Do we need a 14-day quarantine for the novel coronavirus? New study at Pearson Airport aims to find out
Researchers are testing volunteer travellers to see if a two-week quarantine is necessary
A new study at Toronto's Pearson International Airport will examine quarantine periods for travellers to determine whether 14 days in isolation is necessary to curb the spread of COVID-19.
Starting Thursday, passengers disembarking from international flights at Canada's largest airport will be invited to participate in the voluntary research conducted by McMaster HealthLabs (MHL), a non-profit organization made up of scientists and doctors from Hamilton's McMaster University, the Research Institute of St. Joseph's Hamilton and other Canadian schools.
"Quarantine was put in place when [COVID-19] was a mysterious disease and 14 days seemed to be a safe way of protecting people," said Dr. Marek Smieja, a medical microbiologist and professor at McMaster who co-authored the study.
MHL has also partnered with Air Canada and the Greater Toronto Airports Authority to create the study.
Several months into the pandemic, this is now the time to reassess the quarantine period and see if it still makes sense, said Smieja.
"Today, we know an awful lot more about this disease, we have excellent lab tests to help guide us, and we think it's a good time to ask the question: do we need a long quarantine?" he said.
The researchers will ask volunteers to provide a swab sample when leaving the airport, along with two self-collected samples at the seven-day and 14-day mark during the government-mandated quarantine, Smieja explained.
Researchers want to learn how often these travellers test positive for the novel coronavirus at seven days and 14 days — and whether that data could be used to influence quarantine policies in the future, Smieja said.
Participants will find out their tests results within 48 hours after their sample is tested at the Research Institute of St. Joe's Hamilton.
Those who test negative will have to remain in quarantine, and those who test positive will have to visit an assessment clinic for another swab and public health professionals will follow up, said Smieja.
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Scientists will have some data within a month, and most of the information they need within six to eight weeks.
"This is meant to inform the discussion of whether the quarantine, and the methods we have for keeping people safe...if the data supports that or not," Smieja said.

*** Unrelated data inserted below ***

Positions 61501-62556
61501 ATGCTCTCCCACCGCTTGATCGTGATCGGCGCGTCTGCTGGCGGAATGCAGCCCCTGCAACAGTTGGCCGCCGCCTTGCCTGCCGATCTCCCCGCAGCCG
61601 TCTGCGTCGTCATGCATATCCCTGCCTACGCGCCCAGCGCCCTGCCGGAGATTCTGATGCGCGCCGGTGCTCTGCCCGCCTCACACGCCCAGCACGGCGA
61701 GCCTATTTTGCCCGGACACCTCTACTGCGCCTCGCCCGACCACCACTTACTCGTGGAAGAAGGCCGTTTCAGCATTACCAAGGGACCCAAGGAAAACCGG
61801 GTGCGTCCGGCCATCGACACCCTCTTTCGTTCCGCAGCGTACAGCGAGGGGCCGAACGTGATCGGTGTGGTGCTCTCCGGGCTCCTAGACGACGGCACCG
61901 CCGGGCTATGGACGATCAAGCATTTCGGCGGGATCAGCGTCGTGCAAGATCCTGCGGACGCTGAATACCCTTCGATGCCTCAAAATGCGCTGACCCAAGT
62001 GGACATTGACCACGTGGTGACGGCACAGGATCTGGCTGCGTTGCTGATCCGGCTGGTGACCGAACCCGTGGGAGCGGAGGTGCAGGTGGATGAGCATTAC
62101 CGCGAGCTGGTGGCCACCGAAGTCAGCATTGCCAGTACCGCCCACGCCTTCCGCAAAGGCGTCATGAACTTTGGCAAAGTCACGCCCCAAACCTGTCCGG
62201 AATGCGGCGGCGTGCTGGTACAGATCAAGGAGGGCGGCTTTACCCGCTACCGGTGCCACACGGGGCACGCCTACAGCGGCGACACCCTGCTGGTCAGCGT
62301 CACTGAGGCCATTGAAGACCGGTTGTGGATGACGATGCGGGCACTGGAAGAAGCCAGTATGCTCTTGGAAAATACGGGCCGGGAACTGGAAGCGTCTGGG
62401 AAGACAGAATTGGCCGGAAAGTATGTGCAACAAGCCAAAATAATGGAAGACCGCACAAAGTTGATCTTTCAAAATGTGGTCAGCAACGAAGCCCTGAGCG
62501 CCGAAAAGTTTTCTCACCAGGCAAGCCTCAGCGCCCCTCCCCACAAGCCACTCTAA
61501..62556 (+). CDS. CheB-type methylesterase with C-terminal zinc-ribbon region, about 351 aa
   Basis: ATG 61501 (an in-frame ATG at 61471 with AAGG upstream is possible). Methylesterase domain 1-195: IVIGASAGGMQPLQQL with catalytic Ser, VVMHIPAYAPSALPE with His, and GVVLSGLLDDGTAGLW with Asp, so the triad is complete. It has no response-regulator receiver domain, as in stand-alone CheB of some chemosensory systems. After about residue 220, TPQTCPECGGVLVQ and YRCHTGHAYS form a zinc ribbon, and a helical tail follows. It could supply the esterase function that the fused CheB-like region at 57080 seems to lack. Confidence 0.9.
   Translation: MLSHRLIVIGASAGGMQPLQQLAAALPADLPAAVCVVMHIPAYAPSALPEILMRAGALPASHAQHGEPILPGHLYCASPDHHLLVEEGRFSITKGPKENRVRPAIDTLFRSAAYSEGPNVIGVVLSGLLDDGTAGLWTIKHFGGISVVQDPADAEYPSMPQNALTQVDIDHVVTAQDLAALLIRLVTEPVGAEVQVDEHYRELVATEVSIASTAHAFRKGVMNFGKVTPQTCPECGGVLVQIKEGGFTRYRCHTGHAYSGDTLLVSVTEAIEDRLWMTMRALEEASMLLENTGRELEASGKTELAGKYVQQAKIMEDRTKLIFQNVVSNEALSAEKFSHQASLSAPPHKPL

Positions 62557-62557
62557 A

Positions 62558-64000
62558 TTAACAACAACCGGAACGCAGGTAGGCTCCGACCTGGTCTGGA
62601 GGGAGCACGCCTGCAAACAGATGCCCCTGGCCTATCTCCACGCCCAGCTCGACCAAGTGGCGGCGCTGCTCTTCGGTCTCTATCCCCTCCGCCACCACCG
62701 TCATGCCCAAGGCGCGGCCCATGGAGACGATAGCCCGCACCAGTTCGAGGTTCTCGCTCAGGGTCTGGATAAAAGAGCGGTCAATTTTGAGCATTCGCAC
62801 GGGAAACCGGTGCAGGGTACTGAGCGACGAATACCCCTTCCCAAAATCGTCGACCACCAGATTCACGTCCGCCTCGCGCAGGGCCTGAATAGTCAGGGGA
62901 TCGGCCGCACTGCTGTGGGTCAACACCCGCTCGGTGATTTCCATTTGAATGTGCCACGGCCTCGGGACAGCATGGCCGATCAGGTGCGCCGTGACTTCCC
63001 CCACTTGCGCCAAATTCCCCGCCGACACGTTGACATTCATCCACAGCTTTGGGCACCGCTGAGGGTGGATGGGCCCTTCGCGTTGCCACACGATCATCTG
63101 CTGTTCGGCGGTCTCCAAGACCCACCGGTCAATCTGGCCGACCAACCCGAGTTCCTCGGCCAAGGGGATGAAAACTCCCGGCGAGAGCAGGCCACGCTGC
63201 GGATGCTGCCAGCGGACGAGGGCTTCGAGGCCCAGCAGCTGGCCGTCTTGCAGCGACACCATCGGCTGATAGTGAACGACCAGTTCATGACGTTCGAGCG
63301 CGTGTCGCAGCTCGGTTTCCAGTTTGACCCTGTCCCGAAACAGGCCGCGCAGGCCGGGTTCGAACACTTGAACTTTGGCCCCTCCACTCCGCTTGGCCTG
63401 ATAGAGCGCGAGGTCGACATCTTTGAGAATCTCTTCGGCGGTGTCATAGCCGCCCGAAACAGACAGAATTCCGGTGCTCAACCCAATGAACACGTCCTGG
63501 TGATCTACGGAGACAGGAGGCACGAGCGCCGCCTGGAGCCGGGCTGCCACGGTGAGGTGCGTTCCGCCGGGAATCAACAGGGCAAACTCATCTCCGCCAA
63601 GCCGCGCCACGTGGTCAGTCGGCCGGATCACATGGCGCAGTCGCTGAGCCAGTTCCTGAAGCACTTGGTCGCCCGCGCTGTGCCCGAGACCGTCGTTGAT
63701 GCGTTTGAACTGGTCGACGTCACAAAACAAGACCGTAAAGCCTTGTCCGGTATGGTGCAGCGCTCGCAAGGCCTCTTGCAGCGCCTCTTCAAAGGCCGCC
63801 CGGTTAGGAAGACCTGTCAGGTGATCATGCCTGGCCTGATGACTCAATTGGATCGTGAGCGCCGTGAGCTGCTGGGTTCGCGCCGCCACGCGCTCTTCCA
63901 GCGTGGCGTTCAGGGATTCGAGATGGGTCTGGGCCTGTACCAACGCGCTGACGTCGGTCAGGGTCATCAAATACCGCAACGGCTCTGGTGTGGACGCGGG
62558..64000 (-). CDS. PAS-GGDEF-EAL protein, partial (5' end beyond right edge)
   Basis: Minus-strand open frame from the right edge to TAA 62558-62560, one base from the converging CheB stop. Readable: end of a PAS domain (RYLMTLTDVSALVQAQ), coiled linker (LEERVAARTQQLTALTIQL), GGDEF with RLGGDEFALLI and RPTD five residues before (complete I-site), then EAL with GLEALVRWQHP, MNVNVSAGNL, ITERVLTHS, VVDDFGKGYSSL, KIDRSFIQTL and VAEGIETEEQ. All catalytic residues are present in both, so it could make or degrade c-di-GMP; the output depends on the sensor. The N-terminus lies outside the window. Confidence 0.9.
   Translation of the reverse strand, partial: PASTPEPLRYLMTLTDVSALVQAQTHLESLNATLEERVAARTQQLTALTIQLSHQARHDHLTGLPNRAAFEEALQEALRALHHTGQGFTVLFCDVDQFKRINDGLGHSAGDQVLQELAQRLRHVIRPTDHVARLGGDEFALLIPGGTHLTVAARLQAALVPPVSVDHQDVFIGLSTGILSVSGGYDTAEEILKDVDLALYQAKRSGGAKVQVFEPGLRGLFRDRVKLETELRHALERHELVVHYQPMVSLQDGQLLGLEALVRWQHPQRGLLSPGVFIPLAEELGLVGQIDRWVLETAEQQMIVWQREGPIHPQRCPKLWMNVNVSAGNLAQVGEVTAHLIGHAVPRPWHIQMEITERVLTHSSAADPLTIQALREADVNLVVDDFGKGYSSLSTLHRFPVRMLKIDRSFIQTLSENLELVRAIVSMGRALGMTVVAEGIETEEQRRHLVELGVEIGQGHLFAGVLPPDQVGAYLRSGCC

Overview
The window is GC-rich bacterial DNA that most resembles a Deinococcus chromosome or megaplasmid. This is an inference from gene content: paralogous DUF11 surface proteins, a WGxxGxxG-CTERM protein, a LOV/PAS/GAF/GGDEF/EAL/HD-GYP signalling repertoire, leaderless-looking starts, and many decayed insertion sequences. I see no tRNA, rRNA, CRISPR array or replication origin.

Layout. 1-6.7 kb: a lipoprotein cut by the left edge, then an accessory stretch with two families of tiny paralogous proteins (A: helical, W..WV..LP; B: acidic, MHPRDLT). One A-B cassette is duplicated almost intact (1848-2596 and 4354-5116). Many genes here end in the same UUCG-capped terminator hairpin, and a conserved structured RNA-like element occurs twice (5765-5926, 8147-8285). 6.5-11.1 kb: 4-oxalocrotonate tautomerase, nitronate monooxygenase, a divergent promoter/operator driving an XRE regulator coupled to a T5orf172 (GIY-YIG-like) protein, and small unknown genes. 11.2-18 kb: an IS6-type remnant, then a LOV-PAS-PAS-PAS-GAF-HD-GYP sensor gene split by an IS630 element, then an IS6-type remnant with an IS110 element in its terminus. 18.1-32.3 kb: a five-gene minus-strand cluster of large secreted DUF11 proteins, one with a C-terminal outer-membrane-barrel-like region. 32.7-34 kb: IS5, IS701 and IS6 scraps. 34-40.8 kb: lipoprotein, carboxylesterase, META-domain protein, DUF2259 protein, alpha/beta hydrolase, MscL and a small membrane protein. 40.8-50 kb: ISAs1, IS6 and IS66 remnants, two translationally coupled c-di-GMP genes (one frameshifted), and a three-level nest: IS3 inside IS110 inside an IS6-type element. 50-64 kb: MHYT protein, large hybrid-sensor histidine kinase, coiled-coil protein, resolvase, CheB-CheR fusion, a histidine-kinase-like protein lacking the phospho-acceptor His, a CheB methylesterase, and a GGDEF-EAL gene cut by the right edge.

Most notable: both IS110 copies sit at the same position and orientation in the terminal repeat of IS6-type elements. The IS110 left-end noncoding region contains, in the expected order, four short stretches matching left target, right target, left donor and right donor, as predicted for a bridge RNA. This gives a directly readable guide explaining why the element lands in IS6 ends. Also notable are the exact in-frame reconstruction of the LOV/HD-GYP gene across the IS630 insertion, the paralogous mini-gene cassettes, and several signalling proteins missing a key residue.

The data could also help determine if an airport-based COVID-19 surveillance program is possible at [Pearson], said John Gilmour, MHL's CEO in a news release.
The study comes as multiple flights arriving at the airport continue to report positive cases of COVID-19 on board.
Air Canada pushing for eased restrictions
Air Canada, which is backing the study, urged the federal government to ease travel restrictions last month and get rid the quarantine period for travellers from regions like the European Union, as those nations have removed the required quarantine period for Canadians.
However, there have been new flare-ups of the novel coronavirus in Europe and some countries there have re-imposed restrictions since July.
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The study is "extremely important" as it could provide an avenue to reconsider restrictions responsibly, based on science, said Dr. Jim Chung, the chief medical officer at Air Canada, in a news release.
At Pearson Airport Thursday, travellers volunteering for the study told CBC News they're hoping it could lead to shorter quarantine periods.
David Keegan, who went to visit his sick mother in Ireland, had to quarantine there for 14 days. He's now about to start another 14-day quarantine here.
"A month of quarantine for two weeks away," he lamented.
"I'm a Canadian living in Ireland and I'd like to be able to get home easier," said Stephanie Larkin, who had just completed her test at the airport.
A shorter quarantine wouldn't mean she'd opt to travel around the world, she said, but it would make essential travel less painful.
"If they reduce quarantine, it would definitely help."